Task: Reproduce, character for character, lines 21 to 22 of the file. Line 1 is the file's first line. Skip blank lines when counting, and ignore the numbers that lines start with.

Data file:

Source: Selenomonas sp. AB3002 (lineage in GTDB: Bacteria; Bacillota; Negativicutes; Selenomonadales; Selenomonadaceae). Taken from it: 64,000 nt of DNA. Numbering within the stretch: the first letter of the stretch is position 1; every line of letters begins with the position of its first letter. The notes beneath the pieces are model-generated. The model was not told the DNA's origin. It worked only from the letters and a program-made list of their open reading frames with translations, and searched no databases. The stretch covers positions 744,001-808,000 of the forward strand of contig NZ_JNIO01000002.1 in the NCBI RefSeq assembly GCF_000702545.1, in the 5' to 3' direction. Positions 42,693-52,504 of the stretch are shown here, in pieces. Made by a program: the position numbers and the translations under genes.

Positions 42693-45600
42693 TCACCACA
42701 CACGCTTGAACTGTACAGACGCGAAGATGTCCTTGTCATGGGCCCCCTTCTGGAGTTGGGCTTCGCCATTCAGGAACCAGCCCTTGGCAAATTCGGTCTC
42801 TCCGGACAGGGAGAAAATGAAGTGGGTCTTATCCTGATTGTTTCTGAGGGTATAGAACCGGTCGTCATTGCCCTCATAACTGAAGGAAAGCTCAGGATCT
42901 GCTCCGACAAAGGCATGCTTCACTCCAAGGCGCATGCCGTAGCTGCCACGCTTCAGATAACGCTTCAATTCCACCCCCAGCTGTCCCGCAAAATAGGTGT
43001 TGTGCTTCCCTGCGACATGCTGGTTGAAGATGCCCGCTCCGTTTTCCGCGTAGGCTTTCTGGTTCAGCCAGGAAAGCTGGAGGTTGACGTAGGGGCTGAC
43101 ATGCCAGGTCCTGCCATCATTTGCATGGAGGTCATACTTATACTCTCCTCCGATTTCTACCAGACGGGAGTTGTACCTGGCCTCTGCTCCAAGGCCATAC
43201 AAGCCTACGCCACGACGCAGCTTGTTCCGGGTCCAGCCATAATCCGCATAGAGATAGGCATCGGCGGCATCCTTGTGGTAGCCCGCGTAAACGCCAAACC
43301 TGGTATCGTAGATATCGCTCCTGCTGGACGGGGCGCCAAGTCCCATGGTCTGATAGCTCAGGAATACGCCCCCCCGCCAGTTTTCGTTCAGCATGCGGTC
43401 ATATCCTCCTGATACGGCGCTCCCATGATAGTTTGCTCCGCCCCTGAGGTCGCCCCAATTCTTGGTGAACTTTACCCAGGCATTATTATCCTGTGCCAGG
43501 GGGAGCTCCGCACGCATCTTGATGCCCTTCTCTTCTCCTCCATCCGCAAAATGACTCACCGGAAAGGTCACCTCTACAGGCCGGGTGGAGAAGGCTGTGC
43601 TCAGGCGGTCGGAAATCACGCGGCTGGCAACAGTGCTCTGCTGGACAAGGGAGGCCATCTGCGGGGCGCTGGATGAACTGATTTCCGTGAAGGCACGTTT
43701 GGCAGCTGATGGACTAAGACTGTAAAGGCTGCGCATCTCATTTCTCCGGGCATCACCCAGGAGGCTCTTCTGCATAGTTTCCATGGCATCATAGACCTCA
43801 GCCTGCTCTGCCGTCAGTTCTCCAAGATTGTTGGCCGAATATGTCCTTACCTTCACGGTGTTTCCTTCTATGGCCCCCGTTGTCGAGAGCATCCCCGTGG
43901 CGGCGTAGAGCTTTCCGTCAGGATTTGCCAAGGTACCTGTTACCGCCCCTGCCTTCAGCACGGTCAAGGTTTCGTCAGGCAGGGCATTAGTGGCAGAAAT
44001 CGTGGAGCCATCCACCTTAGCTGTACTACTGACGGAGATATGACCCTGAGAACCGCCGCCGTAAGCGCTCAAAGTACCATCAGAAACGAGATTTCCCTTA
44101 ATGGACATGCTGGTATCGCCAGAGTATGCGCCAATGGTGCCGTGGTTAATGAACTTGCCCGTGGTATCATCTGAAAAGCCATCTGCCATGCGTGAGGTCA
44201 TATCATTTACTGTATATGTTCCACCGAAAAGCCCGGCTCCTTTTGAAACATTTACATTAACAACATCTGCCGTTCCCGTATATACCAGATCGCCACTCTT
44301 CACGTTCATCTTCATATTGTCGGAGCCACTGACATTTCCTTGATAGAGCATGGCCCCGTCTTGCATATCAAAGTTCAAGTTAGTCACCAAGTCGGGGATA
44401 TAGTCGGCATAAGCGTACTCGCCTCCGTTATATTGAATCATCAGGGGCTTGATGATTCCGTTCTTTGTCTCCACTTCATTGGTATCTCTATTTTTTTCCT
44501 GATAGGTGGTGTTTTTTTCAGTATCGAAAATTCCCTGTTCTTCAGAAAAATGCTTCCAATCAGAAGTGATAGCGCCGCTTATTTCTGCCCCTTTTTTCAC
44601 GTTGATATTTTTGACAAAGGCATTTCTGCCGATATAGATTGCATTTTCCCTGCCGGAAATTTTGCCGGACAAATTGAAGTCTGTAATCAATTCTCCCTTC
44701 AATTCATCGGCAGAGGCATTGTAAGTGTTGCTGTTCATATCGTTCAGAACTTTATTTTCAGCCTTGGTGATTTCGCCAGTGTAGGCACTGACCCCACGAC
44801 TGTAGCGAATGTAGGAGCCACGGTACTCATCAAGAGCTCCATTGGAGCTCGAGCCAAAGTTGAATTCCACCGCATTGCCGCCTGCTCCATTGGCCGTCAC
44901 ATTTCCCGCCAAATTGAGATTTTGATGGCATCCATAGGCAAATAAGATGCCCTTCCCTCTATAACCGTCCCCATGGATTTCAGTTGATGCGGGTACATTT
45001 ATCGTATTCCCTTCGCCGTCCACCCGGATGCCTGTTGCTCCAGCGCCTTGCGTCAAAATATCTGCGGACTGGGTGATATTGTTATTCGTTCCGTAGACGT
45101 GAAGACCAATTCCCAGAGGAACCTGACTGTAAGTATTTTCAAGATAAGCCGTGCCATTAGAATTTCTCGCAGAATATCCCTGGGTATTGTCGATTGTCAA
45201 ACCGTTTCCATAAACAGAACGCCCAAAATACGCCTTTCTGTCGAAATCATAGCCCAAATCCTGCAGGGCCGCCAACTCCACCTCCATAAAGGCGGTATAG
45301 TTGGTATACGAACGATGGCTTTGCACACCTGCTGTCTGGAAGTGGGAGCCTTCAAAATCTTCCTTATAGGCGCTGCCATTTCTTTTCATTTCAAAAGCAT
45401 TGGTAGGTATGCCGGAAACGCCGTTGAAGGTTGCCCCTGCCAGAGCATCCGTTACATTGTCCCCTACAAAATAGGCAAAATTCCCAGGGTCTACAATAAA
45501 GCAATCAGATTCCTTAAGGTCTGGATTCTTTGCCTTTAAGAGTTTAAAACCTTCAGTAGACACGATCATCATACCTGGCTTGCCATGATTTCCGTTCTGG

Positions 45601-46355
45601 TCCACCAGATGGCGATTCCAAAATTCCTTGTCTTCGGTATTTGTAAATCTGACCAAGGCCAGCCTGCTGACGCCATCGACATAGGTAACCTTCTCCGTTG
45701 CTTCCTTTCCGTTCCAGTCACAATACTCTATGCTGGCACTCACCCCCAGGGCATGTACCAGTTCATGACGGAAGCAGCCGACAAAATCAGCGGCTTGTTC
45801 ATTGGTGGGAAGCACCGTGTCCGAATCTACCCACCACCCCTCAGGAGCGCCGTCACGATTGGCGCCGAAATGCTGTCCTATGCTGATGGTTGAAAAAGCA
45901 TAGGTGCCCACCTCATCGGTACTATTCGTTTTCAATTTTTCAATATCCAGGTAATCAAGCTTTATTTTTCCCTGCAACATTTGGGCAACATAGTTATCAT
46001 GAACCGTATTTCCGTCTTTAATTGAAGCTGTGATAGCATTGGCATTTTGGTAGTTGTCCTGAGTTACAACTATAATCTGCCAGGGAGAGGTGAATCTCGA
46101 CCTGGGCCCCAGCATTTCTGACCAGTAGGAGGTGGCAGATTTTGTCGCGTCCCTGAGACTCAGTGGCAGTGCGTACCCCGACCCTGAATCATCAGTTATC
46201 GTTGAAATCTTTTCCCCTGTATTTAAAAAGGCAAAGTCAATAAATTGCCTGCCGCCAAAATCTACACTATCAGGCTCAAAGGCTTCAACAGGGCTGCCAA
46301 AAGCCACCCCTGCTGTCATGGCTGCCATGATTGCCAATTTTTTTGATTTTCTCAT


44401 TAGTCGGCATAAGCGTACTCGCCTCCGTTATATTGAATCATCAGGGGCTTGATGATTCCGTTCTTTGTCTCCACTTCATTGGTATCTCTATTTTTTTCCT
44501 GATAGGTGGTGTTTTTTTCAGTATCGAAAATTCCCTGTTCTTCAGAAAAATGCTTCCAATCAGAAGTGATAGCGCCGCTTATTTCTGCCCCTTTTTTCAC